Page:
Sioux City city engineers

Sioux City city engineer Glenn Ellis, right, and city civil engineer Justin Pottorff look over recently received plans for the Bryant Elementary School project Monday at the city's engineering office at City Hall. The city hires outside engineers for certain specialized work.

Tim Hynds, Sioux City Journal

SIOUX CITY | The longtime practice of hiring outside consultants to help plan Sioux City's future won't end anytime soon, city officials say.

City Engineer Glenn Ellis said the city spends money on private firms because his department does not have specialized engineers to work on large-scale projects such as designing a proposed Cone Park or exploring new uses for the riverfront.

“Those would be specialized responsibilities that other consultants would do on a regular basis,” Ellis said. “If we’re doing it once every now and then, we’d have to do a lot of more background to get us caught up to speed.”

This year, the city paid $22,000 to examine the future of its municipal pools, $45,000 to create a preliminary design for the site of the former Argosy riverboat casino, $102,000 to study whether the proposed Cone Park could be constructed east of the IBP Ice Center and $72,340 to explore whether to develop a campground in the city limits.

Matt Salvatore, the city’s parks and recreation director, said hiring outside consultants saves the city money when designing projects that exceed the work load or go beyond the skill set of the city's engineering department.

“We’re always going to need an outside eye to focus on parks and recreation stuff that our city engineering staff doesn’t necessarily have the experience and training with,” Salvatore said.

Ellis added those projects would take longer to complete in-house.

“It would really slow down the work load overall because you’d be focusing primarily on that,” Ellis said. “Other work responsibilities would not be able to keep up.”

Sioux City’s engineering department, which has five engineers, typically works on water mains, road repairs and other smaller improvement projects. Of the staff, only Ellis and Brittany Anderson hold professional engineer certificates. The rest are working toward certification.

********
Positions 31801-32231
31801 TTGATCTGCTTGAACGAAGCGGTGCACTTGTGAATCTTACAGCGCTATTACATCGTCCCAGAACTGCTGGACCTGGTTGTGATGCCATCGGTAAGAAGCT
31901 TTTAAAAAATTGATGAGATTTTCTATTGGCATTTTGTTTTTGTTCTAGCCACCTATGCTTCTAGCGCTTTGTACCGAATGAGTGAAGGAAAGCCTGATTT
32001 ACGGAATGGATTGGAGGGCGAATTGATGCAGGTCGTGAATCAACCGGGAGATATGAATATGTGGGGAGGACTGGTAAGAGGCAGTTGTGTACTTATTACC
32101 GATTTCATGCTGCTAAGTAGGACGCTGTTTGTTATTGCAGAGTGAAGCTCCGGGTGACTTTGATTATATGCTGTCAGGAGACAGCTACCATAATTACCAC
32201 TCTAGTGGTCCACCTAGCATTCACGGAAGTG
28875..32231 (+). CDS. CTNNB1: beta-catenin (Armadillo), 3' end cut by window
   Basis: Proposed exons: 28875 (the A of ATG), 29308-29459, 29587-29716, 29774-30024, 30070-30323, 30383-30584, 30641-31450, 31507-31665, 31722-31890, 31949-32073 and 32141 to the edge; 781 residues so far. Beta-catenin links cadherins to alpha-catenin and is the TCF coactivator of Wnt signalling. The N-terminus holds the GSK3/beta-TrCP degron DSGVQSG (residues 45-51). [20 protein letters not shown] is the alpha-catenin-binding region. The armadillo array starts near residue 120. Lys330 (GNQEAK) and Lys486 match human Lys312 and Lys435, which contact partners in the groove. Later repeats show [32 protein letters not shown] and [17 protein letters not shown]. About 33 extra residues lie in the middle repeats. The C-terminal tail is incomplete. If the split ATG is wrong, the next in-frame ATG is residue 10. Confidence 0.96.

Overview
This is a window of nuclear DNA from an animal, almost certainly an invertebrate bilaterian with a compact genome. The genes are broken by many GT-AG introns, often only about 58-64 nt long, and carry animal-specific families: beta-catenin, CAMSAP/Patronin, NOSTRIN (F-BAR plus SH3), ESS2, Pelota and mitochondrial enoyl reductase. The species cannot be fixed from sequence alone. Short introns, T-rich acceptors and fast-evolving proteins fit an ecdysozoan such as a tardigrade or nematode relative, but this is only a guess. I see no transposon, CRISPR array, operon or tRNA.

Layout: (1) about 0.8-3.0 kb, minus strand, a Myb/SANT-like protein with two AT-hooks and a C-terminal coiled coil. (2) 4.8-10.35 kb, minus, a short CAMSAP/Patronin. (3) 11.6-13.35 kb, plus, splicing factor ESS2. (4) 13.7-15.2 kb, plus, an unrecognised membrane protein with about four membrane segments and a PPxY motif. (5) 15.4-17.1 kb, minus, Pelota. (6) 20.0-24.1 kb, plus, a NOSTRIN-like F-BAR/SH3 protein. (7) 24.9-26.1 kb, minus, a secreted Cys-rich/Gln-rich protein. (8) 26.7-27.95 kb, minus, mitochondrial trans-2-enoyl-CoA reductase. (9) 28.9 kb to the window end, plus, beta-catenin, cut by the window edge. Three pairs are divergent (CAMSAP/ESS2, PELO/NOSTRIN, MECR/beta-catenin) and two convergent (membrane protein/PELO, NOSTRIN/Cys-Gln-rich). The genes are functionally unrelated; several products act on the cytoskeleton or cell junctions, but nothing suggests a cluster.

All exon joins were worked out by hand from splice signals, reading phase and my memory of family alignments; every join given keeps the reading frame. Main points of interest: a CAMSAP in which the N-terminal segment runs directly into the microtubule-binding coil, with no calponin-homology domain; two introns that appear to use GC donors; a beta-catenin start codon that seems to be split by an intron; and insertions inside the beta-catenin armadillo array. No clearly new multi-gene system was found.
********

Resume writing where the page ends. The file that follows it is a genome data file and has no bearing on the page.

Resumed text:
City officials, including Ellis, have acknowledged Sioux City has trouble hiring engineers with state certification.

“We’ve actually had a hard time hiring qualified professional engineers that are licensed,” Ellis said.

He also said the work of specialized engineers, who are hired, can hold more weight in winning City Council approval and securing funds for projects.

“Some people may have a grand idea that they could (do it themselves) …,” Ellis said. “It’s a lot easier to have a study to support your position than just to say, 'This is my opinion based on common sense.'”

City Manager Bob Padmore said some engineers are attracted to private firms that can offer more pay or benefits than the city can afford.

“Where we struggle are private business engineers,” Padmore said. “My sense is, they’re able to pay more, and they offer things the public sector doesn’t have, like profit sharing and ownership opportunities.”

An Iowa State University poll of 388 engineering graduates working in the government or private sector showed their annual salaries six months later averaged $61,159 in 2013-14.

In 2015, Sioux City paid entry-level engineers $56,681 to $79,354, and senior engineers, who hold state licenses, were paid $71,559 to $100,183, according to city data.

The city of Council Bluffs, Iowa, in comparison, does not currently employ any entry-level engineers, according to city officials. State-licensed engineers in Council Bluffs made $76,342 to $97,734 in 2015, according to the city's data.

Terry Lutz, president and CEO of Clive, Iowa-based McClure Engineering Co., said city and private company salaries are similar but that private firms can provide more options. McClure has an office in downtown Sioux City.

“When you look at pay and benefits, I think they’re very close,” Lutz said. “Career opportunities and long-term earnings are stronger in the private sector.”

Lutz said Sioux City has a need for skilled engineers but that some choose private companies to avoid “the bureaucratic process” involved with municipal governments.

He also said Sioux City might have trouble hiring skilled workers because engineers “have the ability to choose anywhere in the world they want to live and … quality of life is a big factor.” He also said cities need to have prospective careers for engineers' spouses.

”For communities to attract engineering talent, they’ll have to have opportunities for both,” Lutz said.

Ellis and Padmore agreed.

Padmore described a dilemma in which some younger engineers move to other, larger cities once they obtain their certification while working in Sioux City.

The city manager's solution to retain engineers is to mentor the young work force that comes to the city and create paths for them to grow.

“The problem we have is, the perception of Sioux City isn’t necessarily the reality for a lot of people,” Padmore said. “I personally find Sioux City a great and easy place to live.”

But Ellis said the city can do only so much.

“People may not find a draw to Sioux City," Ellis said.

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